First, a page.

After 6 miles, my hands really hurt. Everything else was fine, but I was wearing thermals under everything, three or so layers up top, wool socks with thick boots, and a scarf of some sort. Even with the most decent gloves I could afford (which isn't saying much), it became very hard to ride in the teens.
 

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When your body temperature gets dangerously low your body defends itself by concentrating available blood flow and warmth to your vital organs. That is why it is always your hands and feet feel the cold first. On that basis any assistance anywhere will give you some comfort, although personally a good jacket and heated gloves would be my first choices - or do what I did and move to Queensland.:thumbup:
 

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Heated grips first! Heated Jacket second. Gloves not needed. IMHO

Grips keep hands warm, do not need any wiring disconnected when getting on or off the bike, various heat setting near grip. Are always with the bike in case there is a change in the weather. Most used heating for myself. In rain, cold temperatures. I use thinnest glove possible to use available controls. Electric gloves are bulky.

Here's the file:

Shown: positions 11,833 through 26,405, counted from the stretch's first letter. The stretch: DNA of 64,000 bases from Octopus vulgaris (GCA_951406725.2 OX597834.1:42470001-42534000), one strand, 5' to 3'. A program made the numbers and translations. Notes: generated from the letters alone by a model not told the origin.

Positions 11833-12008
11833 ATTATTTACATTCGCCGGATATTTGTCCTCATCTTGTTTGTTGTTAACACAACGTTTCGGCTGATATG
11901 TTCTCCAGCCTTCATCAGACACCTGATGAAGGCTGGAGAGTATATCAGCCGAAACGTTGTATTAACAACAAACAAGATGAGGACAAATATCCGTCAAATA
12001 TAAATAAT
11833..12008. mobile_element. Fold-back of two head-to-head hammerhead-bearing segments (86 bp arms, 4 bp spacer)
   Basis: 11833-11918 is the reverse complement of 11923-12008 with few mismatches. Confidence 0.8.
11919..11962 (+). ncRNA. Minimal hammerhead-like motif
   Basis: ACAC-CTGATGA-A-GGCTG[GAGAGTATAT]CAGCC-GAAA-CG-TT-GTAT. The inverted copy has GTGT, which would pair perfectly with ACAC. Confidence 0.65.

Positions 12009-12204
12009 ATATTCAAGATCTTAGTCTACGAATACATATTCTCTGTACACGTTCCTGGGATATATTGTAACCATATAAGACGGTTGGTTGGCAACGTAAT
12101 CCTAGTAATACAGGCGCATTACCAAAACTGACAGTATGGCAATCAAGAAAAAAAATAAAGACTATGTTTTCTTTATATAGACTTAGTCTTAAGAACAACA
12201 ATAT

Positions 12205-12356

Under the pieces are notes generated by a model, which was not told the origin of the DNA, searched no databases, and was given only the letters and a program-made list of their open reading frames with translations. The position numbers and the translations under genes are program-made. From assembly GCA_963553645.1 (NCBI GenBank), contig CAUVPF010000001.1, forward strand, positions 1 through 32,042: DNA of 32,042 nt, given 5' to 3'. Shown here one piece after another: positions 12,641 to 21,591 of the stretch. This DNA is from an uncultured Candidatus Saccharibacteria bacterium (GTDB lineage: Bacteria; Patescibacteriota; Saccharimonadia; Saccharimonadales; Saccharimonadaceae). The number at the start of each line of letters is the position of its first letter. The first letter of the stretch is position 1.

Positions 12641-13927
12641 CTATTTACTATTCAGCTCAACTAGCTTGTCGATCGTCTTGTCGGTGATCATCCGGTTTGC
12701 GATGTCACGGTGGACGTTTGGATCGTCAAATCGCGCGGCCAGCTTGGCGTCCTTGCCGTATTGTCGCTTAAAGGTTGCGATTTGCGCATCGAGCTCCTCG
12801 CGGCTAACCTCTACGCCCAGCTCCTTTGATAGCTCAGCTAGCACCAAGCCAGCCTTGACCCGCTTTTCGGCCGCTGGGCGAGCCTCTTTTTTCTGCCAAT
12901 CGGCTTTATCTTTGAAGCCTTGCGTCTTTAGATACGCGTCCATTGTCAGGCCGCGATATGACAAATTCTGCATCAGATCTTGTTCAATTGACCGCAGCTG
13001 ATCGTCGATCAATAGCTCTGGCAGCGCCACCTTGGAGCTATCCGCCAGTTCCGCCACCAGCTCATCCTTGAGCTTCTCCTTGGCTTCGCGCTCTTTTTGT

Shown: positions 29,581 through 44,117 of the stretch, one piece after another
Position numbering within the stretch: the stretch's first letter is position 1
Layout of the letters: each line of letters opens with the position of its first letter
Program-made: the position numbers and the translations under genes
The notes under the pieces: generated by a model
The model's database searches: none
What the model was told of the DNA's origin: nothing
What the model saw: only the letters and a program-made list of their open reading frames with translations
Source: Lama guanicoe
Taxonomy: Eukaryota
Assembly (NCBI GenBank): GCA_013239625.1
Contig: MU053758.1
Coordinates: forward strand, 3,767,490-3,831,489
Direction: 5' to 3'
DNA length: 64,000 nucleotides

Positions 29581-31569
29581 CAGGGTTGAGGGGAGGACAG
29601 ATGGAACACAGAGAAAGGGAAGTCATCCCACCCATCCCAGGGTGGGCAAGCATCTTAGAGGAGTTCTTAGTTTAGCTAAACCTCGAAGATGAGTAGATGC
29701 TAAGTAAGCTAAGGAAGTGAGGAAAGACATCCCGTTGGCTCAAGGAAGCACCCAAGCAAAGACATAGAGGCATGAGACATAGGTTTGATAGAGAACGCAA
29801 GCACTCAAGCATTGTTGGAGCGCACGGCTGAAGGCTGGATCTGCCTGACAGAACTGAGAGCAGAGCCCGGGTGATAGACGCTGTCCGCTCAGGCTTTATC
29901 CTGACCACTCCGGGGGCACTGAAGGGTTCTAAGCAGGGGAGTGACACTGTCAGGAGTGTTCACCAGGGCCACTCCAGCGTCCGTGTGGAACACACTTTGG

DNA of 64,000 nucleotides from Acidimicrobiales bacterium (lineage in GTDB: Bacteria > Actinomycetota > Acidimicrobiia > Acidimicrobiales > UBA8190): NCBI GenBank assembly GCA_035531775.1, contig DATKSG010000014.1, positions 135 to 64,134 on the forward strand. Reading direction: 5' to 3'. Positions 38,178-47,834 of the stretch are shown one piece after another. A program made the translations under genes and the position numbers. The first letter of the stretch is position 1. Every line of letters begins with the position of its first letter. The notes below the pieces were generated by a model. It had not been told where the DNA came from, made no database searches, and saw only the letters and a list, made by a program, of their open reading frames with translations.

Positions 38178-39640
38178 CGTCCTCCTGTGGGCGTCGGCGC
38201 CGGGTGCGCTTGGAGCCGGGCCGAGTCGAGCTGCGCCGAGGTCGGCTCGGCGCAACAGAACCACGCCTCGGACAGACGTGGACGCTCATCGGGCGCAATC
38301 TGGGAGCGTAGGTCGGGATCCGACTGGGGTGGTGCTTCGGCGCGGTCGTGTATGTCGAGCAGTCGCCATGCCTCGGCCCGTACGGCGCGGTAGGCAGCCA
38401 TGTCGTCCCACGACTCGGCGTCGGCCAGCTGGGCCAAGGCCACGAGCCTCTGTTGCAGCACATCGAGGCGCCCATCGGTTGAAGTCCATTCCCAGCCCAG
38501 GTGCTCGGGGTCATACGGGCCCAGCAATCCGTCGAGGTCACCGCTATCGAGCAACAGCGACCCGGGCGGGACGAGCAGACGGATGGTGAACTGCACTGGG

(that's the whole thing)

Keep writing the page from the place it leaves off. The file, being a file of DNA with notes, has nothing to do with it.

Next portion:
Jacket is wired to bike with a temp controller on the bike. With the jacket sleeves being warmed, and heated grips my hands are good below 32 degrees F.
 

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For 3 months of the year heated grips over heated gloves? Seems like the gloves would be a better option?
Absolutely Yes grips before gloves. I only vote that way because of their versatility and my own personal experience. YMMV.
Seasons change and you'll be surprised how often you kick on the heated grips, even in the summer sometimes when the weather surprises you.
The gloves are bulky and inconvenient. Wonderful, but inconvenient. :yesnod: I usually hold off on the gloves until they're really needed, and then only on long trips. My insulated winter gloves get much more use.